Ogden breast-feeding event attempts to set world record, inform public

Aug 4 2013 - 6:52pm

Images

Lydia Rodriguez nurses her 8-month-old daughter, Eden, during “The Big Latch On” at the Ogden Farmers Market on Saturday.  (KERA WILLIAMS/Special to the Standard-Examiner)
At the Ogden Farmers Market on Saturday, Jessica Whittington (left) breast-feeds her 10-month-old son, Kyler, and Crystal Trentelman breast-feeds her 8-month-old son, Oliver, during “The Big Latch On,” an event hosted by the Breastfeeding Cafe of Salt Lake City. (KERA WILLIAMS/Special to the Standard-Examiner)
(Left to right) Jillian Hanes, Bryn Melo, Wendy Jackson, and Dee Trentelman breastfeed their children during an event hosted by the Breastfeeding Cafe called The Big Latch On at the Farmers Market in Ogden on Saturday, August 3, 2013.  (KERA WILLIAMS/ Special to the Standard-Examiner)
Lydia Rodriguez nurses her 8-month-old daughter, Eden, during “The Big Latch On” at the Ogden Farmers Market on Saturday.  (KERA WILLIAMS/Special to the Standard-Examiner)
At the Ogden Farmers Market on Saturday, Jessica Whittington (left) breast-feeds her 10-month-old son, Kyler, and Crystal Trentelman breast-feeds her 8-month-old son, Oliver, during “The Big Latch On,” an event hosted by the Breastfeeding Cafe of Salt Lake City. (KERA WILLIAMS/Special to the Standard-Examiner)
(Left to right) Jillian Hanes, Bryn Melo, Wendy Jackson, and Dee Trentelman breastfeed their children during an event hosted by the Breastfeeding Cafe called The Big Latch On at the Farmers Market in Ogden on Saturday, August 3, 2013.  (KERA WILLIAMS/ Special to the Standard-Examiner)

OGDEN -- It was short, sweet and pretty quiet for one minute Saturday morning as 24 local moms at the Ogden Farmers Market tried to help break the world record for moms simultaneously breast-feeding in public.

The event, called "The Big Latch On," is a yearly one, but this was the first time it had been held in the Ogden area, said one of the event organizers, Claire Lindstrom.

She is part of an organization called the Breastfeeding Cafe of Salt Lake City. She regularly attends workshops at the Salt Lake Main library that offer tips and support to breast-feeding mothers.

She and other members of the cafe wanted to give moms in the Ogden area a chance to participate and get involved, and so a mini event was held in Ogden and several other cities throughout the state and even across the world Saturday to try to set a world record.

The world outcome was not known Saturday, as city-by-city results were being reported piecemeal.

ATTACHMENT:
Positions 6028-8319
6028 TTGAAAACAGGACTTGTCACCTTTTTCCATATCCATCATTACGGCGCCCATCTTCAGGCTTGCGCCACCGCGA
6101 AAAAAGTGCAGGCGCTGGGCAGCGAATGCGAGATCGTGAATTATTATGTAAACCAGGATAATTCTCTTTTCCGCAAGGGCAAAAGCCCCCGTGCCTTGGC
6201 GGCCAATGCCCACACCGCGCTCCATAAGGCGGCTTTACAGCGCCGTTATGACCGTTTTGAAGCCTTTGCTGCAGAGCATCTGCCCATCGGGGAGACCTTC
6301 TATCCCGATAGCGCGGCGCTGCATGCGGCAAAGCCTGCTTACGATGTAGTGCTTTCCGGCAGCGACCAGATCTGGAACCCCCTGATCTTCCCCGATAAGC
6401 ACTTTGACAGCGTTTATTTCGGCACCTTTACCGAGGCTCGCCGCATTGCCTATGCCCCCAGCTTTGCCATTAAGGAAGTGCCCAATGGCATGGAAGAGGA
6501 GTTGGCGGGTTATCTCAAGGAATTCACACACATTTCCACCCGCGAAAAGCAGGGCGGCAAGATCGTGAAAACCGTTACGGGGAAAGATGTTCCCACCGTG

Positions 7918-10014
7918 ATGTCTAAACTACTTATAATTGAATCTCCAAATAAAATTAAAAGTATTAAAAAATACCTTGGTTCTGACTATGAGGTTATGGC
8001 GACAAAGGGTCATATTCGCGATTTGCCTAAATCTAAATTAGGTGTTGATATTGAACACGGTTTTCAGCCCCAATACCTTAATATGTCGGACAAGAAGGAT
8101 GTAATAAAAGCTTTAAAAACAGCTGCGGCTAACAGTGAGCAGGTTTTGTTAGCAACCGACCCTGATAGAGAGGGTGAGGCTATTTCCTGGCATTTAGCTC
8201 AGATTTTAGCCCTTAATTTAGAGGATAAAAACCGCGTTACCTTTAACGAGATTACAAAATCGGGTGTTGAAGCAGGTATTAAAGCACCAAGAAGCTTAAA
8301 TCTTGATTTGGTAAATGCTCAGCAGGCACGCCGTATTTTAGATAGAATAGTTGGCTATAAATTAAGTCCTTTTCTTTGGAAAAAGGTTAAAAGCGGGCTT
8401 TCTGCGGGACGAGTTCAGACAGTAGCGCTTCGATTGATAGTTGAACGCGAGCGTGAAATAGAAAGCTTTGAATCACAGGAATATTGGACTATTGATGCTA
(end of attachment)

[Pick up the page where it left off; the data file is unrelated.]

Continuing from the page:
Lindstrom and other participants were thrilled with the number of moms who participated this year, not only in trying for the world record, but also those who stopped by to learn more about breast-feeding and enter to win prizes for them and their babies.

Members of the La Leche League, a breast-feeding support group, were also there to help and give tips to breast-feeding moms.

Two large reclining lounge chairs were set up, adorned with blankets for nursing moms to stop and take advantage of through the morning.

Baby wraps and blankets thrown across moms' shoulders were in abundance as moms prepared to nurse their babies in public.

As the event drew closer, clusters of moms with strollers found shade and conversed about their babies and their breast-feeding experiences.

Roy resident Emily Snow read about the event on Facebook and thought it would be fun to participate. She was patiently coddling her 2-month-old baby, Evan, until 10:30 a.m., when it was time to start the feed.

"I like to nurse because I get to eat extra calories," Snow said with a laugh.

As far as the world record, she was on board as well. "It's a unique experience that doesn't happen very often."

She enjoys nursing her baby with other mothers in the nursing room at church, but this is bigger.

"I've never had 50 other mothers around me," she said with a grin.

Dee Trentelman attended an event last year in Salt Lake City and was glad to be able to come to Ogden's event this year.

"Breast-feeding is awesome," Trentelman said as she bounced her 3-month-old daughter on her lap.

"It's like medicine. It helps keep them healthy, and the bonding is incredible."

Other moms were also glad to participate in a public event. Mikaela Shafer's 7-month-old didn't cooperate and stay latched on for the full minute. She laughed at her baby as she "un-latched."

"She nurses all day long, except for now," she joked. Shafer writes a blog and was interested in the event being in Ogden.

"I wanted to support it because, recently, moms have been asked to not breast-feed in public, and this is good for them to do together," she said.

She was happy with the turnout and enjoyed the wide range and age of moms and babies.

Jillian Haynes also helped with the event and loved how it turned out.

"Breast-feeding is such a hard thing, and people don't think it's difficult," she said.

She was unable to breast-feed her first child and worked hard to make it work with her second baby. She credits the support of the La Leche League and the Breastfeeding Cafe for helping her make it work.

"If you are successful, you should celebrate and you shouldn't have to hide. It's hard enough to take care of a baby without having to run away and hide every time they want to eat."

Lindstrom said the Big Latch On event is a kickoff of two weeks of classes and events for the Breastfeeding Cafe of SLC. Events will be held daily at the SLC main library.

"It's not that hard to hop on the train, and it is so great and helpful," she said of the cafe.

For more information on the events, visit www.breastfeedingcafe.wordpress.com.

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